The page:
• Basic Form HO-1 insures your property against the 10 basic perils: fire or lightning, windstorm or hail, explosion, riot or civil commotion, aircraft, vehicles, smoke, vandalism or malicious mischief, theft and breakage of glass.
  • Broad Form HO-2 covers the 10 perils in HO-1, plus building collapse; freezing or discharge of water from internal plumbing, systems or appliances; falling objects; snow, ice or sleet; rupture of steam or hot water systems; and damage from electrical appliances or wiring.
  • Special Form HO-3, the most popular of all homeowners forms, offers a broad range of coverage. This form provides comprehensive coverage on your home and broad-named peril coverage on its contents.
  • Comprehensive Form HO-3 with HO-15 covers your home and personal property for everything that is not specifically excluded. This policy generally provides the broadest coverage available, but is not offered by all companies. It usually costs more.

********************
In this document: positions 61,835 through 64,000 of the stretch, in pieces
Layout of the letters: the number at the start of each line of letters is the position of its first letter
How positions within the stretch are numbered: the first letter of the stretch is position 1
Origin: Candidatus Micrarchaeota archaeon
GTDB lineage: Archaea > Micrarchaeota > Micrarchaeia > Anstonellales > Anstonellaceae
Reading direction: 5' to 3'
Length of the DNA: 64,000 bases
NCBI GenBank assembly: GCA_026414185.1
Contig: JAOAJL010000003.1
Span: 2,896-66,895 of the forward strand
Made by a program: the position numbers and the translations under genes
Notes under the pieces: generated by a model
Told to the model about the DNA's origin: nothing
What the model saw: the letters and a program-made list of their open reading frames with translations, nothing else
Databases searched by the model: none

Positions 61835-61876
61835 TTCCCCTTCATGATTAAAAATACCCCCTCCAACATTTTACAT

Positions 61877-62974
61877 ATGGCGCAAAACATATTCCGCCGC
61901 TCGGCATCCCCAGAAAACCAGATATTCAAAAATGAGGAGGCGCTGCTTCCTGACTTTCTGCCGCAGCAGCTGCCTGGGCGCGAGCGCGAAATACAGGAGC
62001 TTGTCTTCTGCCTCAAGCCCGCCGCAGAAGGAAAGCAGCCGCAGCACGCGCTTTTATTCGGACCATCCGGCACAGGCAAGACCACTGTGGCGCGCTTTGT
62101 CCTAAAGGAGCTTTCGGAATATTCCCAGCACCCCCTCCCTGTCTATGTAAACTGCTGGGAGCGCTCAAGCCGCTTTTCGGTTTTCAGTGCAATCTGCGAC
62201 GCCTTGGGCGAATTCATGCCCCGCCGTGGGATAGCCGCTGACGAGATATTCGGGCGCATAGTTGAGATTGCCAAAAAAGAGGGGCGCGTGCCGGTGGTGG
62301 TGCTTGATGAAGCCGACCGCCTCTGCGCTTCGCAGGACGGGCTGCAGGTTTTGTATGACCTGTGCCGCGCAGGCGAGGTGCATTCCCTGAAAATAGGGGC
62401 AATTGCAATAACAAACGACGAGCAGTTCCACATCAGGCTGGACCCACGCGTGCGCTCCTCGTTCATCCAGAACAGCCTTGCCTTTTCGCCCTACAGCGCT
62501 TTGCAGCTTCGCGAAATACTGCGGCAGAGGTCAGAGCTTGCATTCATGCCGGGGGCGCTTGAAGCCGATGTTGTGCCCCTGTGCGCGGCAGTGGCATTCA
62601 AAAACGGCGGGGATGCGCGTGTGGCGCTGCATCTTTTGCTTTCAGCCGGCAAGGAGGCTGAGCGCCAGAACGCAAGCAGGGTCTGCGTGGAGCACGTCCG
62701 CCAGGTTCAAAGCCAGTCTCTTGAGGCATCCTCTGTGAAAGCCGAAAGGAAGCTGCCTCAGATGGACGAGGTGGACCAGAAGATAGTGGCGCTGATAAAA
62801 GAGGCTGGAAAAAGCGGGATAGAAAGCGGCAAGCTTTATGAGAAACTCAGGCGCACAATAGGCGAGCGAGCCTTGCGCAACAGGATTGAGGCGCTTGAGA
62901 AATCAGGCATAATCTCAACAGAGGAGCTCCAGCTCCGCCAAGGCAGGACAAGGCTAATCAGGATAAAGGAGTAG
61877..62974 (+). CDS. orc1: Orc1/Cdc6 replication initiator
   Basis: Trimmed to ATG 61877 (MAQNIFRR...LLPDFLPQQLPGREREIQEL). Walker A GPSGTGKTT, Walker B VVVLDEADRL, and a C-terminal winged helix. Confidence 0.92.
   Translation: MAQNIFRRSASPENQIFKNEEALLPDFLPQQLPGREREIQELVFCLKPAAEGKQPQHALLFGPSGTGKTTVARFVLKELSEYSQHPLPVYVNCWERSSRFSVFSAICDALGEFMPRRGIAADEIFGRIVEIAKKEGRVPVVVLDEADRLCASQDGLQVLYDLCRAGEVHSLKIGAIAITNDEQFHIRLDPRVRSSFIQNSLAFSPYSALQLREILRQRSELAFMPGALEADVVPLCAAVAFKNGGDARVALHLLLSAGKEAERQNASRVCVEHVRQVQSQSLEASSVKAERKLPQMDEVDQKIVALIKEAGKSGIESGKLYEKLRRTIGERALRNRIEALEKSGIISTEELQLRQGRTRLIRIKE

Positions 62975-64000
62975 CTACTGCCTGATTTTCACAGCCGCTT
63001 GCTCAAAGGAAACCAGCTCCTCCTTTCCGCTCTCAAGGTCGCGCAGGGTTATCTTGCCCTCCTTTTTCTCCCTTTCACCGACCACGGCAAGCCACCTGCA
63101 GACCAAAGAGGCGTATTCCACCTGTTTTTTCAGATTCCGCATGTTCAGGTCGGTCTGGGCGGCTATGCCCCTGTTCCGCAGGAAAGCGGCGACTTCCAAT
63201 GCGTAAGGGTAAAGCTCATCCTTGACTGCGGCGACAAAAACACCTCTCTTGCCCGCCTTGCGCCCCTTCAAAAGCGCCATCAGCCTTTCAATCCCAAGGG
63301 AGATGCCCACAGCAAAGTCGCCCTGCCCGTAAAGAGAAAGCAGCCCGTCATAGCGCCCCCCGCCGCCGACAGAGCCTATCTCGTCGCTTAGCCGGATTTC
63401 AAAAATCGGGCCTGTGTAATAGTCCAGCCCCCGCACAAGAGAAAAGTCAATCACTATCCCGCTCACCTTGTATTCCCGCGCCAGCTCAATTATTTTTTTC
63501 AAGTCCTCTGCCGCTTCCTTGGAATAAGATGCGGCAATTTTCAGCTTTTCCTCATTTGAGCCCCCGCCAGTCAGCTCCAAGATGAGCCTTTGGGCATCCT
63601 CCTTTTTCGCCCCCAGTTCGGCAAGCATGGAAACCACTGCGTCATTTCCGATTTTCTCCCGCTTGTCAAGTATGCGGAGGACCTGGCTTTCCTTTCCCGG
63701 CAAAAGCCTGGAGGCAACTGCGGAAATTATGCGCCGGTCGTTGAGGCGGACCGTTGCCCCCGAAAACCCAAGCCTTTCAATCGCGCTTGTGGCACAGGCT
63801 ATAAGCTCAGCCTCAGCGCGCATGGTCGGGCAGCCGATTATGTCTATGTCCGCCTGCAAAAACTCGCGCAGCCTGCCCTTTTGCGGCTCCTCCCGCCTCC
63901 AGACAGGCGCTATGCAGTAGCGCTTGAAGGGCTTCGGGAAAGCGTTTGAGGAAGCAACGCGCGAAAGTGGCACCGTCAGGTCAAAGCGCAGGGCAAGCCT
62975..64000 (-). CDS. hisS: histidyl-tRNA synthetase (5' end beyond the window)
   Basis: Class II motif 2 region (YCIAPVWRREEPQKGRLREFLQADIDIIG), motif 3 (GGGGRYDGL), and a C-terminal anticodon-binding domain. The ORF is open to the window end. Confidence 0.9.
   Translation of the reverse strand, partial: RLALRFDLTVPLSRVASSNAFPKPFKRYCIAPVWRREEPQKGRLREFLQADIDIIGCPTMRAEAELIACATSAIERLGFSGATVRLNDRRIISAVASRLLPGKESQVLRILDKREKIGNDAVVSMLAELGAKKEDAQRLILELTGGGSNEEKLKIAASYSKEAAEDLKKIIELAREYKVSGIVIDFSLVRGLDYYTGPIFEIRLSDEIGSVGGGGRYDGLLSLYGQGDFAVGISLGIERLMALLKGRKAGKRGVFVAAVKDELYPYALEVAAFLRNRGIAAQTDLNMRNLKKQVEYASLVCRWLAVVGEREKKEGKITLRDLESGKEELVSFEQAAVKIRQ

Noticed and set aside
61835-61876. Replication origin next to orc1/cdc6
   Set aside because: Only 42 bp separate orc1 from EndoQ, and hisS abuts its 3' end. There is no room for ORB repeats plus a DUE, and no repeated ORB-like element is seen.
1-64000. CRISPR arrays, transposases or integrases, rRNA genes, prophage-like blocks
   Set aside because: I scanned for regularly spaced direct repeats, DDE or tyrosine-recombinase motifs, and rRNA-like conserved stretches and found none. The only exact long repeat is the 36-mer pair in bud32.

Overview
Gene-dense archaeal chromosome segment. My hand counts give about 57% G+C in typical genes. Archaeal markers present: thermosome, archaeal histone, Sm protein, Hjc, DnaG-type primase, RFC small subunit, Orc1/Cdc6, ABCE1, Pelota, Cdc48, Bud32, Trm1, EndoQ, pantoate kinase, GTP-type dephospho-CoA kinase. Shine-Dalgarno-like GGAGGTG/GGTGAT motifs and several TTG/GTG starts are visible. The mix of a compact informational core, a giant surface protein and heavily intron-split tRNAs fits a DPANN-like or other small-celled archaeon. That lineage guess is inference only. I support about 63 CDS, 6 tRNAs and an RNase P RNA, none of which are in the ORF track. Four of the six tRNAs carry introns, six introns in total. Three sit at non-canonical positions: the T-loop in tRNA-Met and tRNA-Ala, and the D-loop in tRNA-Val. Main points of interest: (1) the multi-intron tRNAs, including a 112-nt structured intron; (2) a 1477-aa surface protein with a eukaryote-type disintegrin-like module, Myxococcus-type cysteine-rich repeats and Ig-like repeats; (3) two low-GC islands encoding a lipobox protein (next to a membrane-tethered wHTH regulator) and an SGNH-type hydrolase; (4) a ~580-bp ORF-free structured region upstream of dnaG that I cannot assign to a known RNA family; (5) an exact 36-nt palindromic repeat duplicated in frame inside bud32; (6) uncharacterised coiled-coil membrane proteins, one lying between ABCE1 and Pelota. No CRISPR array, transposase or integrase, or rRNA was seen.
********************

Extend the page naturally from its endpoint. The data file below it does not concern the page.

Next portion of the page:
• Modified Coverage Form HO-8 is designed to provide package coverage to the owner occupants of homes that do not meet all the requirements applicable to other homeowners forms. HO-8 provides building and personal property coverage that is slightly more restrictive than that of other homeowners forms for owner occupants that include a replacement-cost clause. HO-8 is particularly well suited for residences that have suffered extensive depreciation.

Your home may not qualify for one of the five homeowners package policies; therefore, a company may offer you limited coverage on your house. This coverage may be fire and extended coverage. Your home and only your home would be covered for damage due to very specific perils or losses.

  • For more complete coverage, you will pay less out of your own pocket if disaster strikes. You also will need enough liability coverage to protect yourself from lawsuits resulting from your negligence.
  • Your mortgage lender may require you to cover the house for at least the amount of the mortgage. This may be either too little or too much coverage for your individual circumstances. You are not required to purchase insurance from the insurer recommended by your lender.